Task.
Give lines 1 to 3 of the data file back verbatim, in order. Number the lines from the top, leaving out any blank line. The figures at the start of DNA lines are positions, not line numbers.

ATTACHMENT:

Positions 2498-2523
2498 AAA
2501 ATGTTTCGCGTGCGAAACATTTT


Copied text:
Positions 2498-2523
2498 AAA
2501 ATGTTTCGCGTGCGAAACATTTT